Muhammad Ali's visit to Hertfordshire
On the night of 8th March 1971 Muhammad Ali challenged Joe Frazier for the heavyweight championship of the world at Madison Square Garden, New York. Ali had been stripped of the title in 1967 after refusing to fight in Vietnam. In 1970 his boxing license was reinstated and after two warm-up fights he fought Frazier in what was justifiably billed as ‘The Fight of the Century.’ Both boxers were former Olympic gold medallists and undefeated as professionals. Frazier knocked Ali down on the way to a fifteen rounds points victory. Ali returned to the ring on 26th July 1971 with a tenth round TKO of Jimmy Ellis and was desperate for a return bout with Frazier to try and reclaim his old title.
So why was it that, on Thursday 14th October 1971, arguably the most famous man on the planet was at Sainsbury’s supermarket in Marlowes, Hemel Hempstead, signing cans of Ovaltine for delighted shoppers?
Muhammad Ali may not have seemed like a natural choice for promoting the famous malty drink, but he explained ‘I will not promote alcohol or cigarettes but I have honestly drunk Ovaltine since I was a little boy.’ Ovaltine had employed Ali to make personal appearances all over England, following a visit to Nigeria where Ovaltine had a large export market.
Ali told the Sainsbury’s shoppers ‘I won’t rest until Frazier gives me back my title. Even if he drinks Ovaltine from now until I meet him, I’ll eat him. Man, compared to me he’s so ugly.’ Ali’s famous poetry was not his best when he added ‘After I’ve whupped Frazier into a mouse, I’ll take Ovaltine round to his house.’ Several hundred autographed tins later, Ali departed through a fire exit for the next stop on his whistle-stop tour of Hertfordshire; Kings Langley.
Muhammad Ali’s promotional tour took in several larger towns and cities such as Manchester, Birmingham and Norwich, but Kings Langley was where Ovaltine was manufactured. The factory, with its distinctive art deco façade, opened in 1929, although Ovaltine had used the site since 1913 when it employed just thirteen staff. This rose to 1,400 in the 1950s as the company expanded. It bought two nearby farms in the 1930s where the eggs, milk and barley ingredients of Ovaltine were produced to a very high standard.
The former champ posed for photographs with staff outside the Kings Langley factory. Inside, Ali stood on a stage and took questions from the workforce. What did he think of British heavyweight boxer Joe Bugner one asked, Ali quipped ‘Who’s he? Does he box Ovaltine?’ Ali would later fight Bugnor on two occasions, winning both times. When asked about being floored by Henry Cooper in their 1963 London fight Ali claimed that he had really just tripped over his bootlaces. Another asked what he thought about swinging London, but he refused to answer the question as he was a respectable man.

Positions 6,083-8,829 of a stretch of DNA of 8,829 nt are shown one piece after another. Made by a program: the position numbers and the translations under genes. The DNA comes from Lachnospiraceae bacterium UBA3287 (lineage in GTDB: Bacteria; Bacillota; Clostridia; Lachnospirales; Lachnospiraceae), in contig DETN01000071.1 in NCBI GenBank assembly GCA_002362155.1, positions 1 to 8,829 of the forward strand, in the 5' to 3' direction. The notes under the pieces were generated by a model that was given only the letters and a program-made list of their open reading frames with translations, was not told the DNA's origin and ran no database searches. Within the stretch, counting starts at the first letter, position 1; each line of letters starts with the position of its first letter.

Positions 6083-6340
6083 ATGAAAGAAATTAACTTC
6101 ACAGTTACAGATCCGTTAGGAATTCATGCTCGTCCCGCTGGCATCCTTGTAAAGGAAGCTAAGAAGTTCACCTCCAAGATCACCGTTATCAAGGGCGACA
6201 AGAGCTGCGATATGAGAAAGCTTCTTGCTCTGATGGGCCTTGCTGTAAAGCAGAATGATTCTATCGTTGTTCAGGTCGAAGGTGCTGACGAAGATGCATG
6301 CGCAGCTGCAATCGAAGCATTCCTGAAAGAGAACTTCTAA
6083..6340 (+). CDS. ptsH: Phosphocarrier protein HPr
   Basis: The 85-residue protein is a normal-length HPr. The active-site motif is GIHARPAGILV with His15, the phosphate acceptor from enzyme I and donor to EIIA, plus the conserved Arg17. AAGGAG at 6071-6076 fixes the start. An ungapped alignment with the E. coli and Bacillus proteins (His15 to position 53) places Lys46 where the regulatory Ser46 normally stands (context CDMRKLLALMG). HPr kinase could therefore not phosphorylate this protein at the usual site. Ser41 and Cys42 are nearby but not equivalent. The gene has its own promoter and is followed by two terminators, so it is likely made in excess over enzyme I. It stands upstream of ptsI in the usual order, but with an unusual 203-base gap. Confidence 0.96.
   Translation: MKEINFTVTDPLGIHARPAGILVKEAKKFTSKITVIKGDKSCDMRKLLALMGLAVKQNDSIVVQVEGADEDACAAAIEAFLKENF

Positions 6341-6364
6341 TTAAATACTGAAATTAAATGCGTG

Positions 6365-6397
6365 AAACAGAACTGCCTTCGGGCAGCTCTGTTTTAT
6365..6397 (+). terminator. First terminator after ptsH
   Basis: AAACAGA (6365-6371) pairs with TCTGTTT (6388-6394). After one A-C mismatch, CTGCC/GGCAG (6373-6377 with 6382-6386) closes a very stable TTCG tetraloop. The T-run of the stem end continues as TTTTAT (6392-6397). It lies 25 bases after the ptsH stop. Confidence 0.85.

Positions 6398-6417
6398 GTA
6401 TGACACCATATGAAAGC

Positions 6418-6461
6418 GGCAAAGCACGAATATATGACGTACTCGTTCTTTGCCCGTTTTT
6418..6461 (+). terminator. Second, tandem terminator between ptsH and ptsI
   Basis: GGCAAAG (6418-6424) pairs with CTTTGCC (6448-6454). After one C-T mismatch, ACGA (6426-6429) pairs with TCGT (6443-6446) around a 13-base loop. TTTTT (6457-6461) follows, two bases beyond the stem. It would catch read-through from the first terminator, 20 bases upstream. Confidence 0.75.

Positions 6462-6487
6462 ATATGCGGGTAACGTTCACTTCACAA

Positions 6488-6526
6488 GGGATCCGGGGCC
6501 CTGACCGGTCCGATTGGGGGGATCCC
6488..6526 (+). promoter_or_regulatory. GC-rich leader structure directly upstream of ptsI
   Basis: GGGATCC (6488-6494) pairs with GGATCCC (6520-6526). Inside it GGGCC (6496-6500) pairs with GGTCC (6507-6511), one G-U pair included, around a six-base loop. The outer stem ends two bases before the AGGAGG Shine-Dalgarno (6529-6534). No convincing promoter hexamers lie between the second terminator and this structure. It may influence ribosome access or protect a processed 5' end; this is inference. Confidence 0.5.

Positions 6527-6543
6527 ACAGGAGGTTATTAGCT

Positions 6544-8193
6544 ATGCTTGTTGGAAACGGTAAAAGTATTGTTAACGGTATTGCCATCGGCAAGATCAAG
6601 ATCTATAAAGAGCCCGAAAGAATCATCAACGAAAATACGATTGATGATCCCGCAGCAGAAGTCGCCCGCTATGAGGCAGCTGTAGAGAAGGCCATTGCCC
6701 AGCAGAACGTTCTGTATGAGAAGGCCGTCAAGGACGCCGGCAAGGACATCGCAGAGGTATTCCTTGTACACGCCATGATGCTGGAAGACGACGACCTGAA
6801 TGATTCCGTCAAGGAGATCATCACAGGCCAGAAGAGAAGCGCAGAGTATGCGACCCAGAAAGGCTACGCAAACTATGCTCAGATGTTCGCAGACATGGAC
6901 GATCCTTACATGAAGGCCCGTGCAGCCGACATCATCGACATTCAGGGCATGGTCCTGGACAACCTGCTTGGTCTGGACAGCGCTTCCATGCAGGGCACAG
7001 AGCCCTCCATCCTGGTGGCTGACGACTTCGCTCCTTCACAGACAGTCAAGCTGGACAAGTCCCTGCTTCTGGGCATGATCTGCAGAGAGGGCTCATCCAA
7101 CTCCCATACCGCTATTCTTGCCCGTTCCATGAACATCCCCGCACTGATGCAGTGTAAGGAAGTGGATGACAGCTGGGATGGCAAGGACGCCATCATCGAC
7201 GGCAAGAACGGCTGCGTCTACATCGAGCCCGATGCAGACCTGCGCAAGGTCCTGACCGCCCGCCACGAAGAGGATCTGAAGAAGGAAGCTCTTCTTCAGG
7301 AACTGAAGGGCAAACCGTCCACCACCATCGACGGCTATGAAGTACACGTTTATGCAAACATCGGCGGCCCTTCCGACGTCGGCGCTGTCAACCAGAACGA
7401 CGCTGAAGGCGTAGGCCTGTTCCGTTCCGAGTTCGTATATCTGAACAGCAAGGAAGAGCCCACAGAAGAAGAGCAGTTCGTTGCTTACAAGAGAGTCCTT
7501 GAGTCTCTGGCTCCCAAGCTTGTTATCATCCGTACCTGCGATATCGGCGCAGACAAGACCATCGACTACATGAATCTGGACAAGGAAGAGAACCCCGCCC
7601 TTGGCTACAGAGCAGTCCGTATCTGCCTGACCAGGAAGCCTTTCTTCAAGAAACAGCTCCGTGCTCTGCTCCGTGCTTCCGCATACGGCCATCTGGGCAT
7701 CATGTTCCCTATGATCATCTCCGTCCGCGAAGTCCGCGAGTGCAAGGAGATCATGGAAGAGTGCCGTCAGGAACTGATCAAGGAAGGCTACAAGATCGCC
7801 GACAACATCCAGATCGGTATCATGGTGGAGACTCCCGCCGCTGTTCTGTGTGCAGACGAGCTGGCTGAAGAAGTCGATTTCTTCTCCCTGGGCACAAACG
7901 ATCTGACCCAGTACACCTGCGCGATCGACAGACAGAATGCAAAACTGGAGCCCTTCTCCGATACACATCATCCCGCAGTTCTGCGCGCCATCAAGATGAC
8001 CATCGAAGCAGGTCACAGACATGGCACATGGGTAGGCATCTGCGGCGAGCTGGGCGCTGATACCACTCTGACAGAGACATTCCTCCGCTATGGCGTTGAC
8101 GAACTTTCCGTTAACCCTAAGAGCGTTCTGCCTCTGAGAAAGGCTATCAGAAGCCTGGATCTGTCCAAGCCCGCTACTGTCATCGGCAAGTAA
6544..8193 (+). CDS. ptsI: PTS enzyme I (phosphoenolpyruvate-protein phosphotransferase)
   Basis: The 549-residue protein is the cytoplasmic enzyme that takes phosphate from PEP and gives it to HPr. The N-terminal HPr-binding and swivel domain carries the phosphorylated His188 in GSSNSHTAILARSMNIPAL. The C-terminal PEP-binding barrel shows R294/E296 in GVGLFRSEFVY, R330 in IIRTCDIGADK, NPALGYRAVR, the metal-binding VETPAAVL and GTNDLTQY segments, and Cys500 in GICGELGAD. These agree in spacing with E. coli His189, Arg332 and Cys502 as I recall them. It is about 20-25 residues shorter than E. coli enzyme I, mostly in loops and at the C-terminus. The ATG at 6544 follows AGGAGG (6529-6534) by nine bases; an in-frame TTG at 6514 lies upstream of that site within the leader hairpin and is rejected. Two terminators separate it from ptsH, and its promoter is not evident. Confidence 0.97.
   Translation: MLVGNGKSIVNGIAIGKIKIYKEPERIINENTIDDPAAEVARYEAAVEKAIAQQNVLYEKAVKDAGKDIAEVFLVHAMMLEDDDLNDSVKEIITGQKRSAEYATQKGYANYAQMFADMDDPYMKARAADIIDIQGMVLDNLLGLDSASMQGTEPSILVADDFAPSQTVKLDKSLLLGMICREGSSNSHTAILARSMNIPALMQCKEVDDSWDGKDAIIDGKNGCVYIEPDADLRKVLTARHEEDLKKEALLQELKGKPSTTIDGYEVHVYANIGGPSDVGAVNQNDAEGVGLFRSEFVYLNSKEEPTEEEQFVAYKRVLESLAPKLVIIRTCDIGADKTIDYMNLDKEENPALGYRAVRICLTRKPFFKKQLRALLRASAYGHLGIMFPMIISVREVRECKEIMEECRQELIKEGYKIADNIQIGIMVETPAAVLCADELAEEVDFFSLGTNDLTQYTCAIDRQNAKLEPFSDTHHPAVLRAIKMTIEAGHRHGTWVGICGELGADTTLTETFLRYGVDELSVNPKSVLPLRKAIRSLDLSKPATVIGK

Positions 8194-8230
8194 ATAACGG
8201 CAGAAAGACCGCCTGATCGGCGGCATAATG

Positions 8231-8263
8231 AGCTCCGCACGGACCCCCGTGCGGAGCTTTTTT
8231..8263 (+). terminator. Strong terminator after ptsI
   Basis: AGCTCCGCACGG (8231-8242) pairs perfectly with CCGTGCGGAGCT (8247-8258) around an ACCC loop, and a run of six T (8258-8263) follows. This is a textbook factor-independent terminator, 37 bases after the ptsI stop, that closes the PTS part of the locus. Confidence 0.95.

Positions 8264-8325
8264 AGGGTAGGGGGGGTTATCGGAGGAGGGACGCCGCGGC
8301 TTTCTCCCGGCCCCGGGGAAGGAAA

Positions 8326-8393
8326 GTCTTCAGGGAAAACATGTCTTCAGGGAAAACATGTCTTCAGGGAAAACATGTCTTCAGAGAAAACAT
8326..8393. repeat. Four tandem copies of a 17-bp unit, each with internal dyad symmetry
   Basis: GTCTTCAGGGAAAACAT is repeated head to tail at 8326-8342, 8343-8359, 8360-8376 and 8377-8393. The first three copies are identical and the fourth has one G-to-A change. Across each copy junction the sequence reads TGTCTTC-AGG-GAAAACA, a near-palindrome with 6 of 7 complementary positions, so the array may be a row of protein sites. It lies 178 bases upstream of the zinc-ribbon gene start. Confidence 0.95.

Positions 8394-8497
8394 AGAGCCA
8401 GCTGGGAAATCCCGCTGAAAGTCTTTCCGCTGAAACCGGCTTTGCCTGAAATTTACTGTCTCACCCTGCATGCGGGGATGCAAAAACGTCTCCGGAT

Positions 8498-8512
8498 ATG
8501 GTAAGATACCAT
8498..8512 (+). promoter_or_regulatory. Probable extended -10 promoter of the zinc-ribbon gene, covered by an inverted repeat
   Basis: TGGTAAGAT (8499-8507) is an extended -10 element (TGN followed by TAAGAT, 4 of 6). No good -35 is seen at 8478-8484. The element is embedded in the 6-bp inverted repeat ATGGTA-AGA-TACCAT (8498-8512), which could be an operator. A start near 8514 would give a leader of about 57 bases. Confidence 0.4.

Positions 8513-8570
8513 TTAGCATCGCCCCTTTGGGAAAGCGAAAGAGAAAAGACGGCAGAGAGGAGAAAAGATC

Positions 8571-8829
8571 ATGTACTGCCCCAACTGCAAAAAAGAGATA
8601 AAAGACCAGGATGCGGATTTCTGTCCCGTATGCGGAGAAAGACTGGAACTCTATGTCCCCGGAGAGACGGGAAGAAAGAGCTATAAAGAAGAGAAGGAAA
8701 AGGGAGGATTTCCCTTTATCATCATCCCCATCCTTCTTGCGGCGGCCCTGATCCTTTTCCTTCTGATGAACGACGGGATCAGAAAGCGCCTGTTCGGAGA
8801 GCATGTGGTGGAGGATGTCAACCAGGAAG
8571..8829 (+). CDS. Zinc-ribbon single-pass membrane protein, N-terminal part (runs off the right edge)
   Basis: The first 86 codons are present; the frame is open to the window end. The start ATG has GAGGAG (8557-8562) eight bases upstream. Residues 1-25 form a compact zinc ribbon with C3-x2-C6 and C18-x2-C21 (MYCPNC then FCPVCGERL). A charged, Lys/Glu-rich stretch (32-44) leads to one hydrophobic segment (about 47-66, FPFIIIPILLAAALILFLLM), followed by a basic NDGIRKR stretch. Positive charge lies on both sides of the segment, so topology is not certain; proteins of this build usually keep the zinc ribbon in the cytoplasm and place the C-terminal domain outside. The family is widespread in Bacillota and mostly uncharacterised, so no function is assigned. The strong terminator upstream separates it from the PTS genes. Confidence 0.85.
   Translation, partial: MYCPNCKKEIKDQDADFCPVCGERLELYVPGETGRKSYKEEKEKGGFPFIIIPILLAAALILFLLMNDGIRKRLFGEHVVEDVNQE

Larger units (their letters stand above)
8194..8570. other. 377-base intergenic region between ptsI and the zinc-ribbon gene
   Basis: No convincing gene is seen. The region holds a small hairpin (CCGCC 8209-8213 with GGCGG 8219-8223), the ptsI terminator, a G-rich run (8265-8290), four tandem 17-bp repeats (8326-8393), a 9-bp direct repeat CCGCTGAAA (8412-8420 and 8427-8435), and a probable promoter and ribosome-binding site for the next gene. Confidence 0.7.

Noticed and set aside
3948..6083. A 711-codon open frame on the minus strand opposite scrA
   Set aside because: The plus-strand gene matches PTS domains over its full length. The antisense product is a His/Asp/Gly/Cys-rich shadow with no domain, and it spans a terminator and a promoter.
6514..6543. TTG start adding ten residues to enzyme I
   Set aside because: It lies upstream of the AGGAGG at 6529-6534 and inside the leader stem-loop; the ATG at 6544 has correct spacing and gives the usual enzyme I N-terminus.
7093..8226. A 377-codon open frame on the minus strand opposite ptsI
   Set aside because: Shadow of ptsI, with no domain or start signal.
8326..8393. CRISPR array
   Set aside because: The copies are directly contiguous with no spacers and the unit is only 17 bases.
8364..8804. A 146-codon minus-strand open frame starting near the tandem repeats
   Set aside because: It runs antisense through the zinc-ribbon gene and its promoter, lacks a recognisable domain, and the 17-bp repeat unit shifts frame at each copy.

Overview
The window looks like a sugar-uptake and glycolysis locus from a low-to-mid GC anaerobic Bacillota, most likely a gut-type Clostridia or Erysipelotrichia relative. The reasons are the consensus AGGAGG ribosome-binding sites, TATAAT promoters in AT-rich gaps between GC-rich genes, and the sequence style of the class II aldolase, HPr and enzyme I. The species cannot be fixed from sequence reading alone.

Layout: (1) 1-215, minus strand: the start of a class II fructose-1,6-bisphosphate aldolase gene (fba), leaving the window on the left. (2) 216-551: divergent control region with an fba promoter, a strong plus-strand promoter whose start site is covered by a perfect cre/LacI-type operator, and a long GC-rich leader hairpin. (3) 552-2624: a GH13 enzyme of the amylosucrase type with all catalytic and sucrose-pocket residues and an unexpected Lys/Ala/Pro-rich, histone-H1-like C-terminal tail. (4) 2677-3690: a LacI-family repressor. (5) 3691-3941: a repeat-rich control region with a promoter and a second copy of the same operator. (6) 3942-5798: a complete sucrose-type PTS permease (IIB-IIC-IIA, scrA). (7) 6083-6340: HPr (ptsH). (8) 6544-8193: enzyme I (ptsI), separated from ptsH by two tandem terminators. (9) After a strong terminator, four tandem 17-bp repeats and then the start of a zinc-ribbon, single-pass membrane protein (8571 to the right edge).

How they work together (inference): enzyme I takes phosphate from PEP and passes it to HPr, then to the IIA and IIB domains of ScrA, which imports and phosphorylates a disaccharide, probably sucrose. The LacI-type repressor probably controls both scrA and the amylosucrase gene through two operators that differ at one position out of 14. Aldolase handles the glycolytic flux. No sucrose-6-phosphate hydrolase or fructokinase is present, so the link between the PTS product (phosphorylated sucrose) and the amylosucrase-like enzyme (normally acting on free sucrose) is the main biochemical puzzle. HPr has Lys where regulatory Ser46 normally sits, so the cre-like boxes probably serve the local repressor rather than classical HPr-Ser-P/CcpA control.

His next stop was a press conference at the Caledonian Hotel in St Albans Road, then to Caters supermarket by the pond in Watford High Street, where he was greeted by happy crowds. Reverting to verse, Ali complained that the tour was preventing him from training for a rematch with Frazier: If I loose this fight I’ll be the worst fighter you’ve ever seen And I’ll blame it all on Ovaltine
Ali stayed at Caters for half an hour, signing hundreds more tins of Ovaltine. The usually effervescent pugilist was more subdued after his long day. At the end of his visit Ali returned to form and addressed the crowd, ‘Tomorrow I am returning to the States for a warm-up bout with Buster Mathis. And that will be before I take MY crown off the ugly Joe Frazier. He is just too ugly.’ In fact Ali went to Norwich the next day for more promotional work.
Ali was saying that he planned to retire the next year once he had beaten Frazier. ‘I’m getting old’ he told the Watford Observer. ‘I’m going to retire still beautiful, still unmarked.’ The second Frazier fight didn’t materialise until 1974, by which time Frazier had lost the title to George Foreman. Ali won a twelve round points decision in a non-title fight before beating Foreman in Zaire and regaining the title. He defended it against Frazier in Manila in 1975 winning by fourteenth round TKO.
The Kings Langley Ovaltine factory eventually closed in 2002 when Ovaltine production was moved to Switzerland, where it had been invented in the early 20th century. The building was bought by a property developer and converted into luxury flats.
Just two weeks after Muhammad Ali had graced the county with his presence, west Hertfordshire had another superstar visitor. Charlie Chaplin strolled into the Land of Plenty pub in Heronsgate with his wife and daughter. Landlord Ted Cornhill was an old friend of the great silent-film comic having previously kept a pub in Denham where Chaplin used to drink.